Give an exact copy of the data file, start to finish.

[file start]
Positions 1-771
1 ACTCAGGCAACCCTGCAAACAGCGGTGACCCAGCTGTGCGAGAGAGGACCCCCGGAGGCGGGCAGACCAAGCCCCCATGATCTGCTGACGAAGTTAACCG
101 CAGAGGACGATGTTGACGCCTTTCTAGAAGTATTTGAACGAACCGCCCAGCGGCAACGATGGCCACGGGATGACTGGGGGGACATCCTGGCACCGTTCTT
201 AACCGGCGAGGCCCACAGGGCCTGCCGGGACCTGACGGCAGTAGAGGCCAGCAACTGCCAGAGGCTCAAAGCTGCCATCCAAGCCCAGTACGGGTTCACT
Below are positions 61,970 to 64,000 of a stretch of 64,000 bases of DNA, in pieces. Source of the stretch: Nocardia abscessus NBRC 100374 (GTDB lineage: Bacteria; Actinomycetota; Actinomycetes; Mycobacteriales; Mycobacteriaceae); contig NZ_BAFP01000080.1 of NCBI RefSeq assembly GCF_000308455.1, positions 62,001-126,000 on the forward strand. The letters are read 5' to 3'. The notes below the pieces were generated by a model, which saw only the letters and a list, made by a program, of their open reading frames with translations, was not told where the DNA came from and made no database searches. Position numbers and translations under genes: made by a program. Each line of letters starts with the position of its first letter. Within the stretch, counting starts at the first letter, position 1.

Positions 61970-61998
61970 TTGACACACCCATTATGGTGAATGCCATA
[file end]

Positions 1-771
1 ACTCAGGCAACCCTGCAAACAGCGGTGACCCAGCTGTGCGAGAGAGGACCCCCGGAGGCGGGCAGACCAAGCCCCCATGATCTGCTGACGAAGTTAACCG
101 CAGAGGACGATGTTGACGCCTTTCTAGAAGTATTTGAACGAACCGCCCAGCGGCAACGATGGCCACGGGATGACTGGGGGGACATCCTGGCACCGTTCTT
201 AACCGGCGAGGCCCACAGGGCCTGCCGGGACCTGACGGCAGTAGAGGCCAGCAACTGCCAGAGGCTCAAAGCTGCCATCCAAGCCCAGTACGGGTTCACT
Below are positions 61,970 to 64,000 of a stretch of 64,000 bases of DNA, in pieces. Source of the stretch: Nocardia abscessus NBRC 100374 (GTDB lineage: Bacteria; Actinomycetota; Actinomycetes; Mycobacteriales; Mycobacteriaceae); contig NZ_BAFP01000080.1 of NCBI RefSeq assembly GCF_000308455.1, positions 62,001-126,000 on the forward strand. The letters are read 5' to 3'. The notes below the pieces were generated by a model, which saw only the letters and a list, made by a program, of their open reading frames with translations, was not told where the DNA came from and made no database searches. Position numbers and translations under genes: made by a program. Each line of letters starts with the position of its first letter. Within the stretch, counting starts at the first letter, position 1.

Positions 61970-61998
61970 TTGACACACCCATTATGGTGAATGCCATA